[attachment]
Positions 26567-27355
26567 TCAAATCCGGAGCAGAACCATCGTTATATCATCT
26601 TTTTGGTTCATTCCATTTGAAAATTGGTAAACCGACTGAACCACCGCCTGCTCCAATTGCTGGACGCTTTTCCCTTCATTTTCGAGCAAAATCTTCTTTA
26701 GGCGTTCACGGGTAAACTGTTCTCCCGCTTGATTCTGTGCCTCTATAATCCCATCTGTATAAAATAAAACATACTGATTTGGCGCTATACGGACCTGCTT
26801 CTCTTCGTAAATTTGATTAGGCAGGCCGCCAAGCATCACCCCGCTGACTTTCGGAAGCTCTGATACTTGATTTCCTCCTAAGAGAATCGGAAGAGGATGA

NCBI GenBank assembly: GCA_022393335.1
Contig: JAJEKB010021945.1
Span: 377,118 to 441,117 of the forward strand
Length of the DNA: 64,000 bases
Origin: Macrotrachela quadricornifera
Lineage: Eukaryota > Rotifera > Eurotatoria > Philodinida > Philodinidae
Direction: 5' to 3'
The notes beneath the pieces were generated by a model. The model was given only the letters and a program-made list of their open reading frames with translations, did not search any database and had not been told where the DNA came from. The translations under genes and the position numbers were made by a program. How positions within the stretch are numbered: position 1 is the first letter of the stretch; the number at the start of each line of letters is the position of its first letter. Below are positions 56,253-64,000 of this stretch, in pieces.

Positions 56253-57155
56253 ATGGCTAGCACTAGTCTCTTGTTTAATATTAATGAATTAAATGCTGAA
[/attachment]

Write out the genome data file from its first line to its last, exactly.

Positions 26567-27355
26567 TCAAATCCGGAGCAGAACCATCGTTATATCATCT
26601 TTTTGGTTCATTCCATTTGAAAATTGGTAAACCGACTGAACCACCGCCTGCTCCAATTGCTGGACGCTTTTCCCTTCATTTTCGAGCAAAATCTTCTTTA
26701 GGCGTTCACGGGTAAACTGTTCTCCCGCTTGATTCTGTGCCTCTATAATCCCATCTGTATAAAATAAAACATACTGATTTGGCGCTATACGGACCTGCTT
26801 CTCTTCGTAAATTTGATTAGGCAGGCCGCCAAGCATCACCCCGCTGACTTTCGGAAGCTCTGATACTTGATTTCCTCCTAAGAGAATCGGAAGAGGATGA

NCBI GenBank assembly: GCA_022393335.1
Contig: JAJEKB010021945.1
Span: 377,118 to 441,117 of the forward strand
Length of the DNA: 64,000 bases
Origin: Macrotrachela quadricornifera
Lineage: Eukaryota > Rotifera > Eurotatoria > Philodinida > Philodinidae
Direction: 5' to 3'
The notes beneath the pieces were generated by a model. The model was given only the letters and a program-made list of their open reading frames with translations, did not search any database and had not been told where the DNA came from. The translations under genes and the position numbers were made by a program. How positions within the stretch are numbered: position 1 is the first letter of the stretch; the number at the start of each line of letters is the position of its first letter. Below are positions 56,253-64,000 of this stretch, in pieces.

Positions 56253-57155
56253 ATGGCTAGCACTAGTCTCTTGTTTAATATTAATGAATTAAATGCTGAA